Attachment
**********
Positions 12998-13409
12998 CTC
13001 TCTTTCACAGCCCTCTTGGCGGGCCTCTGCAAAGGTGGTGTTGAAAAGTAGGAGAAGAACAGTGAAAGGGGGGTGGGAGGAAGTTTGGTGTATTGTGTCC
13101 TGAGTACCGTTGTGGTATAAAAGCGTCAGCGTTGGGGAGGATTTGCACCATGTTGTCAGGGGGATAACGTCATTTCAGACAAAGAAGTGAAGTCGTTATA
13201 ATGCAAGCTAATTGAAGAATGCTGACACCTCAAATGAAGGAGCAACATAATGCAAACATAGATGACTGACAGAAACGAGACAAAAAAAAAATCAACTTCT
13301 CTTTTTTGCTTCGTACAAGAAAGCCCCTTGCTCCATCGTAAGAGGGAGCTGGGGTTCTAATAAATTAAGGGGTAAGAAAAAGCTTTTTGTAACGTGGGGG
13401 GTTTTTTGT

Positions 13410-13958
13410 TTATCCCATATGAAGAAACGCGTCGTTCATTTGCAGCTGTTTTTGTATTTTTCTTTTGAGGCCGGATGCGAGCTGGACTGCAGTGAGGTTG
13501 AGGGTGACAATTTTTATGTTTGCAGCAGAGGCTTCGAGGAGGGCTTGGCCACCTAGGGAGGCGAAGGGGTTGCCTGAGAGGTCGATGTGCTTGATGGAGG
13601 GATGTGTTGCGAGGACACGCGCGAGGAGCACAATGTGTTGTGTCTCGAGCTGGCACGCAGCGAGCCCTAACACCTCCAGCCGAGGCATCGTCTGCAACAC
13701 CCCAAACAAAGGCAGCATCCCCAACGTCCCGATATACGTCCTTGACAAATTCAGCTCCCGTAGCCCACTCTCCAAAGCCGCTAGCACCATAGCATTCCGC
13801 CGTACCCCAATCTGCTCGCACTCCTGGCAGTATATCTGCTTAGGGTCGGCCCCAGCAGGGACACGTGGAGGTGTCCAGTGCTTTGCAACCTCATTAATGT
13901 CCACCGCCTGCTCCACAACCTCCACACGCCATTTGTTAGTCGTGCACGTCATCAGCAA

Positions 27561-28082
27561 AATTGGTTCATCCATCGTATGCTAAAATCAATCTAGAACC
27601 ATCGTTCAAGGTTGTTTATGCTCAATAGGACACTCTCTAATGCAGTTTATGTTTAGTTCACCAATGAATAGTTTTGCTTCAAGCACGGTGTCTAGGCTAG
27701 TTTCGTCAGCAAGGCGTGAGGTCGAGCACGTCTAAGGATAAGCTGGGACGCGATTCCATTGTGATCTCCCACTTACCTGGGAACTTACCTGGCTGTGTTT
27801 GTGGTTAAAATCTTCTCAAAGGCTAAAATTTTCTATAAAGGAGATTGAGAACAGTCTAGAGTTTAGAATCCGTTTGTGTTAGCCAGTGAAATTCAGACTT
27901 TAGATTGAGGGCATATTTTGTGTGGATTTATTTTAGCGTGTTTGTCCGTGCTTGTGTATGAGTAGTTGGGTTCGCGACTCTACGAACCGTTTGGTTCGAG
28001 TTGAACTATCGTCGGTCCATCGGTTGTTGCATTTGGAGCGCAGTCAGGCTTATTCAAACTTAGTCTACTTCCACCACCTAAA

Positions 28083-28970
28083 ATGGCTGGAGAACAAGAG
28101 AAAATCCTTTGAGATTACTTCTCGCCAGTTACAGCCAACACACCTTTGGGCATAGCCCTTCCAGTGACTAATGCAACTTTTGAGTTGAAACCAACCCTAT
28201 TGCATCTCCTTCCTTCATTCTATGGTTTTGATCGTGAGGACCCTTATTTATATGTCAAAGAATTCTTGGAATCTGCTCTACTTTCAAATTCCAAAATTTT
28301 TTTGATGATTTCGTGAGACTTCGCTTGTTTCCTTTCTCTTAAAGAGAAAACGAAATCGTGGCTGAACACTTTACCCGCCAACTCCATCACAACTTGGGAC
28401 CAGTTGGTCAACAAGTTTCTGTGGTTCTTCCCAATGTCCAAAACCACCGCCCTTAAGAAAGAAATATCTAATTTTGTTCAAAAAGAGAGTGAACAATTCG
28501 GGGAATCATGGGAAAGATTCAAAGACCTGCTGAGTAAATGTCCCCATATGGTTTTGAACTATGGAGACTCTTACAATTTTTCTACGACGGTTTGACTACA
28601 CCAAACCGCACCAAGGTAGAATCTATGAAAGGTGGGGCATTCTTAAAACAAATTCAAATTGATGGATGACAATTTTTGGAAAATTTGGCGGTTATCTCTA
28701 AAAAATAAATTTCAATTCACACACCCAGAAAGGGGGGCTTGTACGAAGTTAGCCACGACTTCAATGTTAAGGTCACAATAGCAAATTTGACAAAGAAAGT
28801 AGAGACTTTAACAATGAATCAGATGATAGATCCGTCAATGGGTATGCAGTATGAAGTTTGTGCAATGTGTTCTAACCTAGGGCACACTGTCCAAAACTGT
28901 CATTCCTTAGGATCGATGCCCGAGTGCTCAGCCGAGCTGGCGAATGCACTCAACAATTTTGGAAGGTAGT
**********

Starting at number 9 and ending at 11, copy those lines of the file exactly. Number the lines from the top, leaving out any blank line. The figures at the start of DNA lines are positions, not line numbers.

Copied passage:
13410 TTATCCCATATGAAGAAACGCGTCGTTCATTTGCAGCTGTTTTTGTATTTTTCTTTTGAGGCCGGATGCGAGCTGGACTGCAGTGAGGTTG
13501 AGGGTGACAATTTTTATGTTTGCAGCAGAGGCTTCGAGGAGGGCTTGGCCACCTAGGGAGGCGAAGGGGTTGCCTGAGAGGTCGATGTGCTTGATGGAGG
13601 GATGTGTTGCGAGGACACGCGCGAGGAGCACAATGTGTTGTGTCTCGAGCTGGCACGCAGCGAGCCCTAACACCTCCAGCCGAGGCATCGTCTGCAACAC